Vancouver – The Crows

These strutting generals of the avian world are plentiful in Vancouver’s residential neighborhoods. And when dusk comes, you might see one of the  eeriest sights ever, as thousands upon thousands of these jet black birds fly towards their nightly rookery around Still Creek.

Vancouverites tend to have a love or hate relationship with crows. Not “love and hate”, but “love or hate”.

On the dark side, crows like eating songbird eggs for breakfast, which means fewer birdsong-filled mornings, and more squawking wake-up calls.

On the crow-lovers side of things, some locals have made entire documentaries lauding the intelligence of these birds that make and use tools and have facial recognition as a skill.

This however leads back to the dark side of crows—that being if they feel one of their brethren are threatened, for instance, by a passerby inadvertently strolling under a tree where a crow’s nest is housing some crow chicks, they’ll divebomb the person.

What exactly does this mean?

It means they fly at full-speed from behind and crash into your head, or perhaps a hairs-width from your scalp. And, remembering your face permanently, they and their family will forever see you as an enemy who deserves a good scare or an outright collision every time you pass by.

Many locals know someone who’s been on the wrong side of a crow. One local, a lifelong tennis player, found himself dealing with an onslaught of crows on his deck. So he got out his tennis racket and… well, he no longer has a crow problem. Game, set and match.

Another local, on the meeker end of the scale, has taken to carrying crackers in her pocket, hoping to appease the neighborhood crows. This, in addition to carrying an umbrella rain or shine.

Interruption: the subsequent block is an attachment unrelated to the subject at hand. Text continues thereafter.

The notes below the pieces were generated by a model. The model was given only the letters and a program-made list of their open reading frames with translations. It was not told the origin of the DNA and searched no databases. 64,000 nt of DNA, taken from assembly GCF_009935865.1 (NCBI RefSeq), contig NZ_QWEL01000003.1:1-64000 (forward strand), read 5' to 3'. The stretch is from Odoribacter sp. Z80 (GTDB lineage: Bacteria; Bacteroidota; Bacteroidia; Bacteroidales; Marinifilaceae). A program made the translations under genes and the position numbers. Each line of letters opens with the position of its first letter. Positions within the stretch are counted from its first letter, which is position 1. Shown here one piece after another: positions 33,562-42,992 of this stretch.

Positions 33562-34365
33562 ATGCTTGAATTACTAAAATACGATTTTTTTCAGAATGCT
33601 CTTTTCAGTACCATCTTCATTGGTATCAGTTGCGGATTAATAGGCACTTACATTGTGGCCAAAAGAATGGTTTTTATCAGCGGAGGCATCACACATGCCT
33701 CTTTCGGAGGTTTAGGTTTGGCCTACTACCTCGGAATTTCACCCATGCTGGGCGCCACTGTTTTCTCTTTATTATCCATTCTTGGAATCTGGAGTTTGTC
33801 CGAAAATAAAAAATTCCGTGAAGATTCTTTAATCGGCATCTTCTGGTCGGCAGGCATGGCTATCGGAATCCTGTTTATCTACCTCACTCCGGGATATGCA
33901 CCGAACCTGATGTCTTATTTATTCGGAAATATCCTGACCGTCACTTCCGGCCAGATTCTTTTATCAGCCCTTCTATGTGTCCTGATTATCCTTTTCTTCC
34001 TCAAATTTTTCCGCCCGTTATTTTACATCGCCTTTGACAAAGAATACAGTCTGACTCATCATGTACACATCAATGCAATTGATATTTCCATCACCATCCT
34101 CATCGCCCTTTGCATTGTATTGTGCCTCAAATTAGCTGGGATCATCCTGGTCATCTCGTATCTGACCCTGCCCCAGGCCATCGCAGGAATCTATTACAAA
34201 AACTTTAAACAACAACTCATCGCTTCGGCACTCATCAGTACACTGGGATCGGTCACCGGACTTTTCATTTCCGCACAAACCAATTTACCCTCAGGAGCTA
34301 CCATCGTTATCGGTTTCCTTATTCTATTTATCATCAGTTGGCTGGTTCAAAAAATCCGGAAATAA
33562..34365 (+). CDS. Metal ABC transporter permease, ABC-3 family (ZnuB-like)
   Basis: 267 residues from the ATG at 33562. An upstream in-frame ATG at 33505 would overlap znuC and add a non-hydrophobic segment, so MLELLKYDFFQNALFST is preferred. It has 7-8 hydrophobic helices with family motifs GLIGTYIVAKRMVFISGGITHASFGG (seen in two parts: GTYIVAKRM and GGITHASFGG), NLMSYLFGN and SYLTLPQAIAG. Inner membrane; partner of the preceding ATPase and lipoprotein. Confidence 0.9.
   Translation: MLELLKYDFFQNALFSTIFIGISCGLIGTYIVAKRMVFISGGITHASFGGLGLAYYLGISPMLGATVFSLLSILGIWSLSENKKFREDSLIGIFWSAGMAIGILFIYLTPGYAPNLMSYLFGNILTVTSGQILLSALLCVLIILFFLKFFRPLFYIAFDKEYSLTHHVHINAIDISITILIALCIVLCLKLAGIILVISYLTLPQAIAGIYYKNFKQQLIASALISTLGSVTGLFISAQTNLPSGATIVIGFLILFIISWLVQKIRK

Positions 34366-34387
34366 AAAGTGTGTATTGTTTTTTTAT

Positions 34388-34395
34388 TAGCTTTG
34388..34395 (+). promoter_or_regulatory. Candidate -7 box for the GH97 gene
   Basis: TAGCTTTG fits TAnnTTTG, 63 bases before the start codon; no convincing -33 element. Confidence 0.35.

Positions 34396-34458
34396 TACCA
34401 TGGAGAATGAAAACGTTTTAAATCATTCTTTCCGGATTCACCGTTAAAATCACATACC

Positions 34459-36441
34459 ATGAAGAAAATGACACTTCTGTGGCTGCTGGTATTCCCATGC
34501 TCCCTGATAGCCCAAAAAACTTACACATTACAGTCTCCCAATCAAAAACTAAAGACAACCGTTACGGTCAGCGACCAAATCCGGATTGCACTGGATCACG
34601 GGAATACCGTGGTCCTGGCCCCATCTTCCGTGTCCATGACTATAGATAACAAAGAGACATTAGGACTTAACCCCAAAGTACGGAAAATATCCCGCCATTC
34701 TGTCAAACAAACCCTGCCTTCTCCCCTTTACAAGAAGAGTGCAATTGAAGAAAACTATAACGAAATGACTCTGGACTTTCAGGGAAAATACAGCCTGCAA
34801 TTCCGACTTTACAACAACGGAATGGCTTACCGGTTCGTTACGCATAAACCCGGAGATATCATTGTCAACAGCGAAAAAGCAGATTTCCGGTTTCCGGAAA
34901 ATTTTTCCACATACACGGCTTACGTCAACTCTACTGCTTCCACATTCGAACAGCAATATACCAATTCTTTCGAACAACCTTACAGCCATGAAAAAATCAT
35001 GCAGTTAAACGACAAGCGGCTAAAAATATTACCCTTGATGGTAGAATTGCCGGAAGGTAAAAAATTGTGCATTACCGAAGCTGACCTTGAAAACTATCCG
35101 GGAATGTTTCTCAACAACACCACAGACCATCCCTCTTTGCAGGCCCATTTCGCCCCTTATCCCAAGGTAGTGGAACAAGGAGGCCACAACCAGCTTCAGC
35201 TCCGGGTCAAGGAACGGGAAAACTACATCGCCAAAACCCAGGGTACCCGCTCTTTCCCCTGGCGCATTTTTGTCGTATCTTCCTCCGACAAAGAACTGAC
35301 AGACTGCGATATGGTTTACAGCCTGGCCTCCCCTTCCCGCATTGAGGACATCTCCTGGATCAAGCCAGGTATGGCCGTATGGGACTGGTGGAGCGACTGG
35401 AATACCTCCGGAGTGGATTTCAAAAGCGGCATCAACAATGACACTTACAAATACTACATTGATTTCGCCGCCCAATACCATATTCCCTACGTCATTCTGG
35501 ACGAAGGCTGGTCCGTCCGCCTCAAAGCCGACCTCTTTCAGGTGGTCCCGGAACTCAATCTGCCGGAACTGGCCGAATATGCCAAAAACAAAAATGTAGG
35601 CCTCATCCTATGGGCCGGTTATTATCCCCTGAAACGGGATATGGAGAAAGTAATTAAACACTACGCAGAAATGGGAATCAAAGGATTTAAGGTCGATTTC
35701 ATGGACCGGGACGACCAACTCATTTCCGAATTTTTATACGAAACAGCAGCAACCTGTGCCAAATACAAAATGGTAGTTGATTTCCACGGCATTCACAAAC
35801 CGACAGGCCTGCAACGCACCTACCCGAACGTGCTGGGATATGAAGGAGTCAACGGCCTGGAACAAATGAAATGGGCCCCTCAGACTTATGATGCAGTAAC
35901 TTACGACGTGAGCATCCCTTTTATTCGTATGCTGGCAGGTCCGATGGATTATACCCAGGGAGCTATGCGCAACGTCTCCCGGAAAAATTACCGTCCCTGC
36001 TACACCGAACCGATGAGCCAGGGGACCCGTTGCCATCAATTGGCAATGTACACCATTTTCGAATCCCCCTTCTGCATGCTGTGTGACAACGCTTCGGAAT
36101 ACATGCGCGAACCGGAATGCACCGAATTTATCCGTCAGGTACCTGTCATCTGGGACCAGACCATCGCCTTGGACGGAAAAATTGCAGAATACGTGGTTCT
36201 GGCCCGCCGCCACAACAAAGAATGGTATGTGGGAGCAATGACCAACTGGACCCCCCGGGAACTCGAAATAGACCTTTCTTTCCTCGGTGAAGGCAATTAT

Why?

Because she was divebombed and hit with such a powerful and unexpected thump, her neck went out. Not hard to see how this group of birds came to be known as a ‘murder of crows.’

You know anyone who’s had a run-in?

Vancouver – Amazing Laughter on English Bay

The fourteen hulking bronze statues that comprise “A-maze-ing Laughter” were making a world tour when they touched down in Vancouver at the corner of Denman and Davie. And we just loved them! But with a price tag of 1.5 million dollars, they were beyond our city’s budget. Lucky for us we have a local yoga-gear magnate by the name of Chip Wilson, one of the wealthiest men on earth and the founder of Lululemon—who rode in on a magical yoga mat with a check in hand.

What a guy!

It’s perhaps a gesture of gratitude to all us Vancouverites who live, breath, work, and of course practice yoga in his apparel. So far as I know, there’s only been one misstep in his yogic trajectory… that being the case of the overly transparent pants, which turned downward dogs everywhere into a case of “too much information.”

While this fabric oversight could have been overlooked as a simple sartorial error, his response raised the ire of many a local when he responded to this cheeky clothing item by saying “quite frankly, some women’s bodies just don’t work for it… it’s really about the rubbing through the thighs,” insinuating that women’s thighs are a little too big for his brand of yoga.

Politically charged yoga stories are not rare in this yoga-happy city, so it’s a good thing we have the A-maze-ing Laughter statues to remind us about the latest yoga craze… laughter yoga.

 

*If you want to know a little more about the artist of these statues, check out this article in the Vancouver Courier:

https://www.vancourier.com/news/meet-the-artist-behind-the-a-maze-ing-laughter-figures-1.21096941

Welcome to Vancouver!

As a local Vancouver tourguide and tour director, I hear some of the very best insider stories about Vancouver. Sometimes these stories have been retold so many times by so  many different locals, that there’s more than one version of the truth floating around.

But without question, each new glimpse into the tales behind Vancouver’s multi-faceted veneer brings an increased sense of depth and vibrancy to the city I’ve called home since I was a teen, back when Vancouver was the hippie capital of Canada, and you could pay the rent on an old Victorian home with just a few nights busking (the term ‘busking’ being a local term referring to street performing).

Having picked up a wealth of fascinating insider info, as both a local Vancouverite and a tourguide, it seems only fair to share it all, so you too can get to know Vancouver better and to see what makes it one of the world’s “most livable cities.”